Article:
Classics students showing their enthusiasm

Students and teacher Tim Farmer after their classics lectureThe Classics department at Seaford attended a number of interesting Seminars and Lectures last term, and our Classics teacher Tim Farmer is pleased with the enthusiasm of his students. Year 12 student, Eddie MacKenzie,  penned his thoughts for us on some of the recent trips.

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Santa Dash for YoungMinds charity

Before setting off for the Santa DashEvery year, Head of Boarding Matthew Pitteway organises a Santa Dash towards the end of the Winter Term, to raise money for Walled Garden West’s charity of the term. This term, it is YoungMinds, and they’ve currently raised £500.

Matthew reports on today’s festive run!

Happy Santa runners!“Nineteen of us set off today on Seaford’s annual Santa Dash from Seaford to East Dean. Although the forecast was for ‘heavy rain’ it was actually dry the whole way round. The ground was very wet though and that was the big challenge this year – dealing with slipping over the whole time.

Spirits were really high all the way round and we had regular breaks for photos which gave some of the slower members of the group a chance to catch up. We eventually made it to the Star & Garter just after 3pm and all enjoyed some refreshment before heading back to Seaford.”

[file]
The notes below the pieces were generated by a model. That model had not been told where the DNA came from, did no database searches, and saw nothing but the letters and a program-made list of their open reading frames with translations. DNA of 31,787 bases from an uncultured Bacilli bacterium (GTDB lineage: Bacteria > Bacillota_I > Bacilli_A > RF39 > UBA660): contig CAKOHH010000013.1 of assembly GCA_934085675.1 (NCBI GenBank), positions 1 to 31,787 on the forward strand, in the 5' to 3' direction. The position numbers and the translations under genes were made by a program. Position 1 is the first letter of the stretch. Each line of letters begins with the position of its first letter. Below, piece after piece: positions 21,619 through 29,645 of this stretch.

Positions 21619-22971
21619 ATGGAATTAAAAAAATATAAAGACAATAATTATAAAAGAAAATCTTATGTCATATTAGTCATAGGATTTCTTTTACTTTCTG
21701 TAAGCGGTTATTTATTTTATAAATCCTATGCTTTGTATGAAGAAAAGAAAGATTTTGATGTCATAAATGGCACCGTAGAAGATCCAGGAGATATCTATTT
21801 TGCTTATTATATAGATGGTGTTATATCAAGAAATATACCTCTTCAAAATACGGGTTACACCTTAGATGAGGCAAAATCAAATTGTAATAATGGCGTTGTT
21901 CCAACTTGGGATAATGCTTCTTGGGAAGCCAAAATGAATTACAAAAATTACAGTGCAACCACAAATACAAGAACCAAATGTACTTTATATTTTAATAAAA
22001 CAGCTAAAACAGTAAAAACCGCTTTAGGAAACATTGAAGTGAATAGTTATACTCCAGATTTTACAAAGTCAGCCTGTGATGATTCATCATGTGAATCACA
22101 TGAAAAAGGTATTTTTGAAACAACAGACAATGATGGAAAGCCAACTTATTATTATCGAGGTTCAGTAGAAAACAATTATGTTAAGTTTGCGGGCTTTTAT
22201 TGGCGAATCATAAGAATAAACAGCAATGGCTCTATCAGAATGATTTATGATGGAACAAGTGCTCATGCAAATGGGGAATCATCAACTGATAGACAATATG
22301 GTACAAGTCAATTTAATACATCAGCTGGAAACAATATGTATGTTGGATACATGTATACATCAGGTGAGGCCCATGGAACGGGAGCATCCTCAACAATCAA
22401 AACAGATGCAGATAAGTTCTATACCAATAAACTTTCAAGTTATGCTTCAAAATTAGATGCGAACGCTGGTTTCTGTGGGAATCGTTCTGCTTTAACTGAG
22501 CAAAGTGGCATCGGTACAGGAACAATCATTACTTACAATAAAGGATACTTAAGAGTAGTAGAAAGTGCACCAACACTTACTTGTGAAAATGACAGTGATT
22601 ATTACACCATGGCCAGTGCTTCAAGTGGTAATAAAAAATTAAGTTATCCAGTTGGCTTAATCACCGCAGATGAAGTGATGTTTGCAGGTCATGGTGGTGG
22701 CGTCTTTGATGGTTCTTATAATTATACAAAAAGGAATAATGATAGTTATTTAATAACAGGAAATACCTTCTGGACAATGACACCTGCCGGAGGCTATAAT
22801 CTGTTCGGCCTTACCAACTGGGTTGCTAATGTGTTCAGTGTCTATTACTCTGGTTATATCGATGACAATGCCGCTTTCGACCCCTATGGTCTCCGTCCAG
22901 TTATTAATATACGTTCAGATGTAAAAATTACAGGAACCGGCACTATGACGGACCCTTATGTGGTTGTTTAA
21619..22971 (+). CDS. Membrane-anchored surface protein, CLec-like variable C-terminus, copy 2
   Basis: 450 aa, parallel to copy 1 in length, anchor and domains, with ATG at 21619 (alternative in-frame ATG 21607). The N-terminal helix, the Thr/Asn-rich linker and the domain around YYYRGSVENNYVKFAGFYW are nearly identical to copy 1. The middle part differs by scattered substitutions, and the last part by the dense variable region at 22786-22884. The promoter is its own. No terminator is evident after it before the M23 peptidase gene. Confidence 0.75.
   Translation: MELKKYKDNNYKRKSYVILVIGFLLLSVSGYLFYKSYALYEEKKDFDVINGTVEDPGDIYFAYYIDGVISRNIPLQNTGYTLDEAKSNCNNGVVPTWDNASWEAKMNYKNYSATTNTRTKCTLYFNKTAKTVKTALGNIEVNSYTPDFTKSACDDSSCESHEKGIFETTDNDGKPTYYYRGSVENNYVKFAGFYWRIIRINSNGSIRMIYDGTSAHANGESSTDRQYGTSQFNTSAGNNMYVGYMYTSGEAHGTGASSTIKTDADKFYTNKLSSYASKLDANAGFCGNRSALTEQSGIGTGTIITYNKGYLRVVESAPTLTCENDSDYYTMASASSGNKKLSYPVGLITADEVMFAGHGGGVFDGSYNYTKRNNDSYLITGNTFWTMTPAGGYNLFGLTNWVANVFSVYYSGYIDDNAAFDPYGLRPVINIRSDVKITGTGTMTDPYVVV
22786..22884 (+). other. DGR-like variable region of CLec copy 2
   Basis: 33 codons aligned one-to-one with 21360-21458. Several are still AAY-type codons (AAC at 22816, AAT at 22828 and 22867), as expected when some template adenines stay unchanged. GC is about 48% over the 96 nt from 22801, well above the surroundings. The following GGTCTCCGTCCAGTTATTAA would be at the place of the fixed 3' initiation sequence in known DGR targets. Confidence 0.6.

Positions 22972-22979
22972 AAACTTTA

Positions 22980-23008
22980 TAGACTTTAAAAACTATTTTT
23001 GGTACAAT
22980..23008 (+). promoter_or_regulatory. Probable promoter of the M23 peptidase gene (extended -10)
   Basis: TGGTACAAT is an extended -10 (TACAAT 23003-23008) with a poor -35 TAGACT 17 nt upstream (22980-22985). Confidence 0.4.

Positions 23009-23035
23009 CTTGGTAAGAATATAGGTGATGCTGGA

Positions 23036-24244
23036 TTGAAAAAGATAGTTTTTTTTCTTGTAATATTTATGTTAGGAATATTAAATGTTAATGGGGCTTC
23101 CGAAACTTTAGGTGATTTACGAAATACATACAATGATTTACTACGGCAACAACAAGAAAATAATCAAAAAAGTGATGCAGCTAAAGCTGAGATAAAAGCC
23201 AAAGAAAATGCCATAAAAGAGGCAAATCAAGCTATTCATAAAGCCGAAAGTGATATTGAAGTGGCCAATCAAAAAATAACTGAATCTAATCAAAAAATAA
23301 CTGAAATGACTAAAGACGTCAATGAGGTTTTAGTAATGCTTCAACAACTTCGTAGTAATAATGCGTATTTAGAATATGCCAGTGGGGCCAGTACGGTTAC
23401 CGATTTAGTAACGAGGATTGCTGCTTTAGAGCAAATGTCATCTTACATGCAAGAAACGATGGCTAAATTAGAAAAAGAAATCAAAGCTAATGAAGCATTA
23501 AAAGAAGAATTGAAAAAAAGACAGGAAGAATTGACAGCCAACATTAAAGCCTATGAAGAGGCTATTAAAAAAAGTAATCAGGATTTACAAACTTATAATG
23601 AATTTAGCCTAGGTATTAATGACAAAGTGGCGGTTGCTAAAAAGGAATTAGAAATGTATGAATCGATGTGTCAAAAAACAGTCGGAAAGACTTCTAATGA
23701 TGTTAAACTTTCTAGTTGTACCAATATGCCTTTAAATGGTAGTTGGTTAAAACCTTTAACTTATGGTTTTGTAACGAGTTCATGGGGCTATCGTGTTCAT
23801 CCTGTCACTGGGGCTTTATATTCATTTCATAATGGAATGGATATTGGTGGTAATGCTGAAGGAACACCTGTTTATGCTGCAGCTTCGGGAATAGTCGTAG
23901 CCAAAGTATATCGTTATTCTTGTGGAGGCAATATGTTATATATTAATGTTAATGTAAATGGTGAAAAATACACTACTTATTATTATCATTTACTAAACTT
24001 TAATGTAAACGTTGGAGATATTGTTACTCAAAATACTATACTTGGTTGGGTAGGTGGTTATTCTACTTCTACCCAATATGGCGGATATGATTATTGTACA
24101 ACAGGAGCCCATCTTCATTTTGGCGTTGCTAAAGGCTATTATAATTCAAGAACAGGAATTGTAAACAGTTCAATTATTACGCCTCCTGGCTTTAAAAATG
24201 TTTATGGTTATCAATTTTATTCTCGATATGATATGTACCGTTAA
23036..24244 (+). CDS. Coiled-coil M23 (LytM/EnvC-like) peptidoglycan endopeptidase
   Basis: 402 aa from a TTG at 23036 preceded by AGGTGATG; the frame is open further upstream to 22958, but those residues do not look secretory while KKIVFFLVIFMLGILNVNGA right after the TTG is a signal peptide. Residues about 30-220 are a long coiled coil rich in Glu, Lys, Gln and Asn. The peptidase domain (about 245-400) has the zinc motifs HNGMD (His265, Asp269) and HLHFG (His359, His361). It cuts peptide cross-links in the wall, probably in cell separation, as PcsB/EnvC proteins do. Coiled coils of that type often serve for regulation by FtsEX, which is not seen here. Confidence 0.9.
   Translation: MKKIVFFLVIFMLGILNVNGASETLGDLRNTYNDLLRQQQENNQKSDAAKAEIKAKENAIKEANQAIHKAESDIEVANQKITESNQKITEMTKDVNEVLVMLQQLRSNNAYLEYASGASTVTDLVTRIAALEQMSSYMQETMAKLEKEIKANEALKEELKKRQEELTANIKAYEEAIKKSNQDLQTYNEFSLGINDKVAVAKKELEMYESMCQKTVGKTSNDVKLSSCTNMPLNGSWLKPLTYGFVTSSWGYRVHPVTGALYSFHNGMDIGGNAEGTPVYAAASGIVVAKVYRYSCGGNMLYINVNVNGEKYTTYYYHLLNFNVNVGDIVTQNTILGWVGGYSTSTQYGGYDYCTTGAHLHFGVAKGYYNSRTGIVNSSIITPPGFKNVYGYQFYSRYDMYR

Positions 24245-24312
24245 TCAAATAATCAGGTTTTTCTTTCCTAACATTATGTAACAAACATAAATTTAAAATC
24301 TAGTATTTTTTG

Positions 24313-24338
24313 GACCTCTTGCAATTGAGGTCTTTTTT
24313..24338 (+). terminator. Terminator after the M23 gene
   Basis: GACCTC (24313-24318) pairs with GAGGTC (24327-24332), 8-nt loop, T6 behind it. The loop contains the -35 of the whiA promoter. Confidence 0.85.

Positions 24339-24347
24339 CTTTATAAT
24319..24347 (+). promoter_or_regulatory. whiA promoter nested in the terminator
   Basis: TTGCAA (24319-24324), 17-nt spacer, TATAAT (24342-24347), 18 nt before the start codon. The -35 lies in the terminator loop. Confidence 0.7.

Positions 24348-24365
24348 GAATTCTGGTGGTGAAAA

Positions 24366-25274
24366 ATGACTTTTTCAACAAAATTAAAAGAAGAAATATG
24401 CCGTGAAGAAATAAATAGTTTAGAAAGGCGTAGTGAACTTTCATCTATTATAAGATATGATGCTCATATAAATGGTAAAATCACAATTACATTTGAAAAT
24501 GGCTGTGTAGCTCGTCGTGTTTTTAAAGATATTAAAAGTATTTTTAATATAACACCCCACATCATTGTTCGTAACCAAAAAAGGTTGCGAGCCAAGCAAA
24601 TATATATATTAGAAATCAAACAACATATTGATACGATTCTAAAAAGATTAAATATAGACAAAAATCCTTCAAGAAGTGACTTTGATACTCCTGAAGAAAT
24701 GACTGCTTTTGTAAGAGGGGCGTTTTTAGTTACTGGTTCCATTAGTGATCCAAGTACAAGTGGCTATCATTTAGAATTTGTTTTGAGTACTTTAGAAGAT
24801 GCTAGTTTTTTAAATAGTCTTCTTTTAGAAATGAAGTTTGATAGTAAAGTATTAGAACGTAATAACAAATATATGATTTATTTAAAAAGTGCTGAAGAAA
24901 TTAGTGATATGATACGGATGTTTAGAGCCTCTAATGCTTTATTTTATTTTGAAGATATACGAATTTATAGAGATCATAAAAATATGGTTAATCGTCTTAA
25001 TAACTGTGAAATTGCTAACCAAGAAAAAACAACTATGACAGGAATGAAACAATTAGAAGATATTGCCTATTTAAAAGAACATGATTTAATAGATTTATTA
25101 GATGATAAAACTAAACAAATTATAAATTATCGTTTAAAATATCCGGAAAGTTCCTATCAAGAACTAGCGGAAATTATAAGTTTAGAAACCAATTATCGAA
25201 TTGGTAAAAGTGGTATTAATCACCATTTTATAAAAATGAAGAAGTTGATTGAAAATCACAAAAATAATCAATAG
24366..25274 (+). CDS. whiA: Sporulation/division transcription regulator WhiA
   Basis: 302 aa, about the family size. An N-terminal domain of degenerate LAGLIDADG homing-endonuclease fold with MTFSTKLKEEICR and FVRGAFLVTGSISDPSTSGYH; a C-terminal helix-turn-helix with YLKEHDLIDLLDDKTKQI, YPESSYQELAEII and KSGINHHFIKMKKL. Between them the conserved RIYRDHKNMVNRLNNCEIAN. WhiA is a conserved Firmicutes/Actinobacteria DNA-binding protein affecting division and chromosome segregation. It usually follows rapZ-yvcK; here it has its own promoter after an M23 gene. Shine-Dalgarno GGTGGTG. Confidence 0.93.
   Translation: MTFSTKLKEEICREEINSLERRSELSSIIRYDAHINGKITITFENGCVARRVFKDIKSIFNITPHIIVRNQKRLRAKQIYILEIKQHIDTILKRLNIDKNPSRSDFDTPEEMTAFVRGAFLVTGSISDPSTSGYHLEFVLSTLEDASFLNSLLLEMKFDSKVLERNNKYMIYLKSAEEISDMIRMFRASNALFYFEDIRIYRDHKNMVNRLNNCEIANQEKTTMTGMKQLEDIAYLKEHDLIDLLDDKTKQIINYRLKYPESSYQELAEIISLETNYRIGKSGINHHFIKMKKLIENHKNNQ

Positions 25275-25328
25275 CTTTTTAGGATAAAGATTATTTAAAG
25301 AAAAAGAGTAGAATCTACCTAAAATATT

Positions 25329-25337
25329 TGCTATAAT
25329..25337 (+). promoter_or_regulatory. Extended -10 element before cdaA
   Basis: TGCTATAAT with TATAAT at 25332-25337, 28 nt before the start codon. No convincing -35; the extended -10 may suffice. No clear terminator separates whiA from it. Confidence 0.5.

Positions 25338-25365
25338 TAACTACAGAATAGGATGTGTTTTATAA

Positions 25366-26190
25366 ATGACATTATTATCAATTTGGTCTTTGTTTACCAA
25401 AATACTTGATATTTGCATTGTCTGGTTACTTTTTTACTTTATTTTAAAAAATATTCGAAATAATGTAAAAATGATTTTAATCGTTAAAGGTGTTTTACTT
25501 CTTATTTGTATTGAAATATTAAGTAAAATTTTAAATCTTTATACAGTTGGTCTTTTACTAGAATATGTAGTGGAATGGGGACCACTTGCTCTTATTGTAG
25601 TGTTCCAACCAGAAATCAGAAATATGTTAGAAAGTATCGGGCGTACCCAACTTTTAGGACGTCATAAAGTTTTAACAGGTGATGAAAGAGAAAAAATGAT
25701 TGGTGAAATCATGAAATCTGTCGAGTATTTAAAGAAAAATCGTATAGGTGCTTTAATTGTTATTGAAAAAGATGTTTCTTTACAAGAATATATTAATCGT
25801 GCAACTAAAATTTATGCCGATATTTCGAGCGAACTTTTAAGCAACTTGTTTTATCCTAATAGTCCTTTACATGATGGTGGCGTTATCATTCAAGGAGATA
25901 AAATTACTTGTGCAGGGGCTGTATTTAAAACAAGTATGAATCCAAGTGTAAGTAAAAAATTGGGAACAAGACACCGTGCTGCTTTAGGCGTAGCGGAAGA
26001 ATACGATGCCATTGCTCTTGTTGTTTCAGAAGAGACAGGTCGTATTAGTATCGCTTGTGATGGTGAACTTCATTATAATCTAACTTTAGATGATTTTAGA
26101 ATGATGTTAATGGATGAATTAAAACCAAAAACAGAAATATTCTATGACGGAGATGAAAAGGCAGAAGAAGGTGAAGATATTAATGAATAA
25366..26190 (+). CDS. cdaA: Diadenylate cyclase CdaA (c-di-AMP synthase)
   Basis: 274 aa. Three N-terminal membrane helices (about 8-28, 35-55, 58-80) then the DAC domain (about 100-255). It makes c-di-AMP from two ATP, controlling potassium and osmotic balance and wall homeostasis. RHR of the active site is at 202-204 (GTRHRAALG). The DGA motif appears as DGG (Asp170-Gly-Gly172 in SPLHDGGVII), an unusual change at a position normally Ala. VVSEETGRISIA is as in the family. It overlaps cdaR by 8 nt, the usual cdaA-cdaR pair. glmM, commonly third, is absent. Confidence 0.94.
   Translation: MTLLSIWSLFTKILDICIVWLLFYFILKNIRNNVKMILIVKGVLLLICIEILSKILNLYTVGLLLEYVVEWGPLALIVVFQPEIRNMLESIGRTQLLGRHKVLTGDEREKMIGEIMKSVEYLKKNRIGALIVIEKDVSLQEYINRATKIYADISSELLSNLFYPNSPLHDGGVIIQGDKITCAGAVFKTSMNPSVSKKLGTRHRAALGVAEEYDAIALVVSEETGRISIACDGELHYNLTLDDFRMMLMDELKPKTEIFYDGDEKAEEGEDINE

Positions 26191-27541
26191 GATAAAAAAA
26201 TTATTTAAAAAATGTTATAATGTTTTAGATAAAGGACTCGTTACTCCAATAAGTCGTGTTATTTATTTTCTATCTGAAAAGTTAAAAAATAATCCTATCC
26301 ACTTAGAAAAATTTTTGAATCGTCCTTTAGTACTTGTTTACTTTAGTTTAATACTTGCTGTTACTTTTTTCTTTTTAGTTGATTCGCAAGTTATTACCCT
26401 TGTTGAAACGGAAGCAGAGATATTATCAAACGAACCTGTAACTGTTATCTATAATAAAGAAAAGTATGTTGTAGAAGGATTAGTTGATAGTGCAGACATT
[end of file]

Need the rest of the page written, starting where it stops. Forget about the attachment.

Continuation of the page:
Great work everyone!

Taking a photo break!

Stand Together Saturday: Seaford and Canford

Spirit of Sport AwardLast month, Seaford College joined forces with Canford School and renamed their usual rugby fixture as Stand Together Saturday, a day designed to prioritise the experience and enjoyment of rugby for our pupils, above winning and losing.

Seaford student playing rugbyBoth Seaford and Canford have similar values, and each school is proud to help their students discover themselves and their passions. The idea behind the day was to focus it on enjoyment, right through the age-groups, and foster good relationships between players, parents, and staff from all sides and all teams. Before the game, Seaford’s rugby coach, Kevin Rich, said: “The idea behind this was to engage parents a little more on match days and attempt to help them to learn about how their touchline behaviour impacts the sporting experiences of pupils.

Canford playing rugby“Both Canford and Seaford are trying to create the best possible environments for young people to thrive in their sporting lives. With regards to rugby, the very physical nature of the game can sometimes draw out the worst in those watching and we feel that certain behaviours such as yelling instructions, jeering and berating the ref should have no place at school matches.